Friday, September 7, 2012

Glow by Amy Kathleen Ryan [Review]

Glow (Sky Chasers, #1)4.5 out of 5 Robots!

Glow by Amy Kathleen Ryan
Series: Sky Chasers #1
Genre: Young Adult Sci-Fi
Release: September 13, 2011
Hardcover: 307 Pages
Publisher: St. Martin Griffin.
My Copy: Purchased
Reviewer: Shannon
Buy the Book: Amazon

Book Summary:
What if you were bound for a new world, about to pledge your life to someone you'd been promised to since birth, and one unexpected violent attack made survival—not love—the issue?

Out in the murky nebula lurks an unseen enemy: the New Horizon. On its way to populate a distant planet in the wake of Earth's collapse, the ship's crew has been unable to conceive a generation to continue its mission. They need young girls desperately, or their zealous leader's efforts will fail. Onboard their sister ship, the Empyrean, the unsuspecting families don't know an attack is being mounted that could claim the most important among them...

Fifteen-year-old Waverly is part of the first generation to be successfully conceived in deep space; she was born on the Empyrean, and the large farming vessel is all she knows. Her concerns are those of any teenager—until Kieran Alden proposes to her. The handsome captain-to-be has everything Waverly could ever want in a husband, and with the pressure to start having children, everyone is sure he's the best choice. Except for Waverly, who wants more from life than marriage—and is secretly intrigued by the shy, darkly brilliant Seth.

But when the Empyrean faces sudden attack by their assumed allies, they quickly find out that the enemies aren't all from the outside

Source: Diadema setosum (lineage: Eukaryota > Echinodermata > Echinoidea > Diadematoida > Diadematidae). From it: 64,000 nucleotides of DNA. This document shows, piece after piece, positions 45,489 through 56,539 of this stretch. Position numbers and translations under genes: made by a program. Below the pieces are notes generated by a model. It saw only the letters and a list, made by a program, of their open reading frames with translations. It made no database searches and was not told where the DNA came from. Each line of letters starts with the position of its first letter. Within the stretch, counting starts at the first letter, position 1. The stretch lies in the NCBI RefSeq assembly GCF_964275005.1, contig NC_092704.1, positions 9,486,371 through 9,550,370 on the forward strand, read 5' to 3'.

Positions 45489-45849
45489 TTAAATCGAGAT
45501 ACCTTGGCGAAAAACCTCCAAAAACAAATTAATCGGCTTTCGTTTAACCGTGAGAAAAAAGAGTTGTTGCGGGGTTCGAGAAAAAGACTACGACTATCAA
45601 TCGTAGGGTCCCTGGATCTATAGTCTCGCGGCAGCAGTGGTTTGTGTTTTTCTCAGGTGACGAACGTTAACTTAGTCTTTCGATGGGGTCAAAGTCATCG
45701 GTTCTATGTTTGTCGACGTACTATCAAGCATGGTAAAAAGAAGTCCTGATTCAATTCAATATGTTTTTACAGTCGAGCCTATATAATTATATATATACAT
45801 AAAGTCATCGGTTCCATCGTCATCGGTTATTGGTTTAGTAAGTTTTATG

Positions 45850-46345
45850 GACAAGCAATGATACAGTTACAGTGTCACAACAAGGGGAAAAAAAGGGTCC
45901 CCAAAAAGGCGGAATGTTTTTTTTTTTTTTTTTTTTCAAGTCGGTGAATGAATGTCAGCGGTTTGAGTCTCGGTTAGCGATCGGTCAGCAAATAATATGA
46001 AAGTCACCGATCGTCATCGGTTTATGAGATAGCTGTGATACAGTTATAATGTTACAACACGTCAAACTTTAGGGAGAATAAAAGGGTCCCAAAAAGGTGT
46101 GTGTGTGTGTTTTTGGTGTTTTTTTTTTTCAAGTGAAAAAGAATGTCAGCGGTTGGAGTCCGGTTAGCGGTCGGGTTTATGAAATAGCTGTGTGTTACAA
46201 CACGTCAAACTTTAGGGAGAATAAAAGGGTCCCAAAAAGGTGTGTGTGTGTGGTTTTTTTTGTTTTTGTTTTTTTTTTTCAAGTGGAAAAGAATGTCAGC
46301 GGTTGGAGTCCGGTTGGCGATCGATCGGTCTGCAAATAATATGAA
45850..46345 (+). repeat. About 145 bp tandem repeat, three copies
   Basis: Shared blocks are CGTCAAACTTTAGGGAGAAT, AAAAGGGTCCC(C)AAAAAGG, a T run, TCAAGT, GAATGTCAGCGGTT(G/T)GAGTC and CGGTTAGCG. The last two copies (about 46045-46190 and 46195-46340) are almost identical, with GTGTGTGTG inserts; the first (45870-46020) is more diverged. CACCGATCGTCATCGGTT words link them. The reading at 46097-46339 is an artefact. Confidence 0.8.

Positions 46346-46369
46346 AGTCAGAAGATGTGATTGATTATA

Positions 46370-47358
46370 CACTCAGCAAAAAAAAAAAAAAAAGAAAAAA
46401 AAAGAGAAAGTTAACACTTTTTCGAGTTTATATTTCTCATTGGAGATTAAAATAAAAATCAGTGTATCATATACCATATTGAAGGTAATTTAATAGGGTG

(Courtesy of the Publisher)
Shannon's Thoughts:
Glow is one of the first true sci-fi books I’ve read in a long time.  It was kind of a nice change from my typical Fantasy or Dystopian settings. Glow is also fairly short, so the action starts almost immediately with the Empyrean being boarded by the New Horizon.  And from there, it never really lets up.

Ryan poses many deep questions about religion, leadership, responsibility,  and reproduction rights. It’s actually quite impressive how many debates Ryan is able to weave into her story.  She leaves much up to the reader to decide their position.  There are few right and wrong answers.  So much depends on your point of view, just like in real life.  I felt Ryan’s greatest feat was her ability to take a character or situation, get you comfortable with it and then change it all of you.  Just when you think understand a character’s motives and they garner your sympathy, Ryan presents another side of them and you begin to question how you feel about them.

I think Glow was one of the more thought provoking YA books I’ve read and is worth a read. 
I would recommend this to older teens due to the subject matter.

Books in the series in the order they should be read:
1. Glow
2. Spark

1 comment :

  1. I really want to read this one it sounds really interesting. I also love that Ryan poses so many questions about so many different issues. Great review, can't wait to start this series!



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